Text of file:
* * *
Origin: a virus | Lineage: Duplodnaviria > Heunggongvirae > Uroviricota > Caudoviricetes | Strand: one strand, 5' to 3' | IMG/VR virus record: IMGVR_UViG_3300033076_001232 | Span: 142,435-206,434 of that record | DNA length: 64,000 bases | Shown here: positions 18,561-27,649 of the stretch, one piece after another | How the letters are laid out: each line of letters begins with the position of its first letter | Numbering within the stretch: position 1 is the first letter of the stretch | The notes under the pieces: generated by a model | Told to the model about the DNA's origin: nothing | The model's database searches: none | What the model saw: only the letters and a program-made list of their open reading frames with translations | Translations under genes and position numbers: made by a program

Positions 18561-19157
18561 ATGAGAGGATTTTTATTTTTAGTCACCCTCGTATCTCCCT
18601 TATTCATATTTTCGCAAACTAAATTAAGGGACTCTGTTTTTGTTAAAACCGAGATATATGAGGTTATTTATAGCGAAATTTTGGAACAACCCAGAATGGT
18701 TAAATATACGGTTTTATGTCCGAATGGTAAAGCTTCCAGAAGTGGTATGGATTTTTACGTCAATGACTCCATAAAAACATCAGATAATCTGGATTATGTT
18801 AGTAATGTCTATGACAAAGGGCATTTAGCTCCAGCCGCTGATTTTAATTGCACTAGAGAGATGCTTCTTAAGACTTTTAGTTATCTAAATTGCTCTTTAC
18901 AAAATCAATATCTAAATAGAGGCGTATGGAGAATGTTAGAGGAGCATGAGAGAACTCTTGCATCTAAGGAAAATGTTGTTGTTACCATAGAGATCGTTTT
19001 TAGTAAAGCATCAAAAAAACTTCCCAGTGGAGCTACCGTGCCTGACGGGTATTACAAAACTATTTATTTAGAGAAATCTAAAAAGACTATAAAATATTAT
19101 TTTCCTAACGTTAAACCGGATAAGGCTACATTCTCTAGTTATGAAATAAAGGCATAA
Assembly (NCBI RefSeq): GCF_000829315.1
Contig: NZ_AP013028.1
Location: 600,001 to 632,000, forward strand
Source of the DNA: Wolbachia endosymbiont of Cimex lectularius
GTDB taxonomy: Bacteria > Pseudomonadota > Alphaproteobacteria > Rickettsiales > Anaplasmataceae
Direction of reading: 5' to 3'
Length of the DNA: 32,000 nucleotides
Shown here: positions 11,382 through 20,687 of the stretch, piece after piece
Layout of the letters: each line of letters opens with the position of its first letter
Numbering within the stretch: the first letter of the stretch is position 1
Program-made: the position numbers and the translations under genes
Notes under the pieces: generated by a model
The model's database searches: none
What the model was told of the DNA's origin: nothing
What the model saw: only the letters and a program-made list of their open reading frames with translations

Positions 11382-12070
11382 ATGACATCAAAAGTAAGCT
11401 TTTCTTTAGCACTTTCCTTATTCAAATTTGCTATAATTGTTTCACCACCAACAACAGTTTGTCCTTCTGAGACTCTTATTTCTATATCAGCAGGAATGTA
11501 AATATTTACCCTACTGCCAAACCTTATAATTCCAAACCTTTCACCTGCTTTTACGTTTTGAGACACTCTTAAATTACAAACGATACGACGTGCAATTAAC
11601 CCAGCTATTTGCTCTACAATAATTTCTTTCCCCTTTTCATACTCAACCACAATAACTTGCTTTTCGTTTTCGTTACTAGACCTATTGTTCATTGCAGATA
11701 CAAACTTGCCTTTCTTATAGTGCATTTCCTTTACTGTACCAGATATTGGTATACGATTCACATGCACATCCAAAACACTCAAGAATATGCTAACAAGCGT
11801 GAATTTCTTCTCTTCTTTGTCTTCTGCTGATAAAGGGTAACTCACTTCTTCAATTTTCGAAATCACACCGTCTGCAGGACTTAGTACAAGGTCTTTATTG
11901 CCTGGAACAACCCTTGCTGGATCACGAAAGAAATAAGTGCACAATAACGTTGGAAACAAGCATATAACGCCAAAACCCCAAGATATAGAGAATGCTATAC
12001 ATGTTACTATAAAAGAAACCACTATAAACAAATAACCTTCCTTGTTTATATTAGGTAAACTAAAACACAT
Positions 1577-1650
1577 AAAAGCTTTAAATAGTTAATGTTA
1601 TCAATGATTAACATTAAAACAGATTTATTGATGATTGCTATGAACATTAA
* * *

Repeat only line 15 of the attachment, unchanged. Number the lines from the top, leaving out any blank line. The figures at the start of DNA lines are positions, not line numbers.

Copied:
Direction of reading: 5' to 3'